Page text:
Late last week, I exchanged a few PMs with one of our active Elder Scrolls modders, princess_stomper, and she let me know that she was working on a video showing a “dance off” featuring our games, Morrowind and Oblivion, as well as some fancy moves from NCsoft’s MMO, Guild Wars.Well, I got to the office this AM and sure enough, Stomper had already sent me the video, and it’s definitely a winner. Featuring mods from more than dozen community members, the videos’ choreography goes great with the selected tune — Gwen Stefani’s “Wind It Up.”
We have not one, but two deadlines looming on Bethblog. As I announced in the forums yesterday, after this afternoon, we won’t be taking questions for the Fan Q&A for Fallout 3. We’ve gotten plenty of entries. I appointed Blinzler from our forums as the man in charge of compiling the final 20 questions for us to answer. Given that he resides in Jamaica, where Hurricane Dean hit, I’m willing to give him and his cohorts a little extra time to deliver the questions to us, and then we’ll probably take around a week to answer them. Anyhow, send your last minute questions to us via the blog.
In other deadline news, our Oblivion Iron Man Contest will conclude when the clock strikes 12 on Sunday. I’m assuming folks have been trying to pad their game times, because we haven’t gotten that many submissions over the past few days. Just remember, the winner is determined by the single game save with the most gameplay time recorded.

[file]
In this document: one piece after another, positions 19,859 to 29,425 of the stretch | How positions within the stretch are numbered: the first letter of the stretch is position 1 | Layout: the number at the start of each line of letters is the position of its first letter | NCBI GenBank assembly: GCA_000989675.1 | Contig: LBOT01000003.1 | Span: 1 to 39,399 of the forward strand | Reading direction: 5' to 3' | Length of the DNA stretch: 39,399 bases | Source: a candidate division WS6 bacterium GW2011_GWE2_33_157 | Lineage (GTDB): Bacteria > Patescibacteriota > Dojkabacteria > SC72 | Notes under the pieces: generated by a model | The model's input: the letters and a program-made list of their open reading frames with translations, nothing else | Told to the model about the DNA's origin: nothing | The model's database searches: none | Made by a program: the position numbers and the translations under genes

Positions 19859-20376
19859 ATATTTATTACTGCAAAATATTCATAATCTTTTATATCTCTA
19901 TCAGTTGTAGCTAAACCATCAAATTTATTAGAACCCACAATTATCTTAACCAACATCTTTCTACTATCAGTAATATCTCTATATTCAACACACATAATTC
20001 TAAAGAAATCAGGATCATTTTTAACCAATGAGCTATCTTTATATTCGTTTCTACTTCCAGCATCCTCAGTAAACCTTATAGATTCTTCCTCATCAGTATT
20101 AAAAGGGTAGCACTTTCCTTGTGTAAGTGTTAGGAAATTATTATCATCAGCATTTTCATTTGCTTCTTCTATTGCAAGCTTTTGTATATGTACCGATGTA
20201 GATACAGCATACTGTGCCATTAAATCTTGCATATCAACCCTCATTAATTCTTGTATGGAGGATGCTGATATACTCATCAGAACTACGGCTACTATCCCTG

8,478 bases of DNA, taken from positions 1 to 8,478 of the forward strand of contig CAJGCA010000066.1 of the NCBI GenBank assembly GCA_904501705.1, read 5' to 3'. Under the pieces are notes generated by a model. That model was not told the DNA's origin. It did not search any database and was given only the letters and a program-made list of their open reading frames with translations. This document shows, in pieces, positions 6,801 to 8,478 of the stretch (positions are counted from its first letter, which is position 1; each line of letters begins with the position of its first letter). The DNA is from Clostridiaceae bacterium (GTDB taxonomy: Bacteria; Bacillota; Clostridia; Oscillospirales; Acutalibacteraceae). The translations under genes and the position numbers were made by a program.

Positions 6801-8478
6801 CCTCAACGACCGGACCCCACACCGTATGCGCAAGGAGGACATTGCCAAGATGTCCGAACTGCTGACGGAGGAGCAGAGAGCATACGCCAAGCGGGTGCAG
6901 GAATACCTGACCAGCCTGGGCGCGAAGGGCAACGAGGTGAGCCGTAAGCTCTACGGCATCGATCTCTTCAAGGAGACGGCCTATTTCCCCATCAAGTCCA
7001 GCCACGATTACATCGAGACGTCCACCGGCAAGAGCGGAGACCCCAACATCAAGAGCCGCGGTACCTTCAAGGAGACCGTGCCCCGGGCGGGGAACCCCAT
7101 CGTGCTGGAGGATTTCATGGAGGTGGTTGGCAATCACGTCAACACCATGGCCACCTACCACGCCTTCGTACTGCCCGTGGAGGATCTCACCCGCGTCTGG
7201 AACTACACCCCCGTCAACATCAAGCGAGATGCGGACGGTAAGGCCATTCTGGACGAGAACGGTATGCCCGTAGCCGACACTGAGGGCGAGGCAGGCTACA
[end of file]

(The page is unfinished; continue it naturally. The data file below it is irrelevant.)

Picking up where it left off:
Today’s Inside the Vault is with Megan Sawyer. She spends much of her time on creating the “living” spaces of the world – cities, towns, and landscapes. If our team were to have super powers, one of them would be the ability to create large, beautiful environments for exploration. Megan helps make that happen. For those who might recognize Megan, she had a feature in the documentary included with the Collector’s Edition of Oblivion. What’s your job at Bethesda?
I’m an environment artist. I work on everything from houses tolandscape textures. In Oblivion, I made the houses of Cheydinhal, sculpted the landscape around the whole city, created the bridges and cattails, and made the Dark Brotherhood entry door. I also created the landscape textures and overall feel of the Blackwood swamp region. Currently on Fallout I’ve worked on a few buildings, an area for the main quest, a lot of clutter, and am now working on landscape.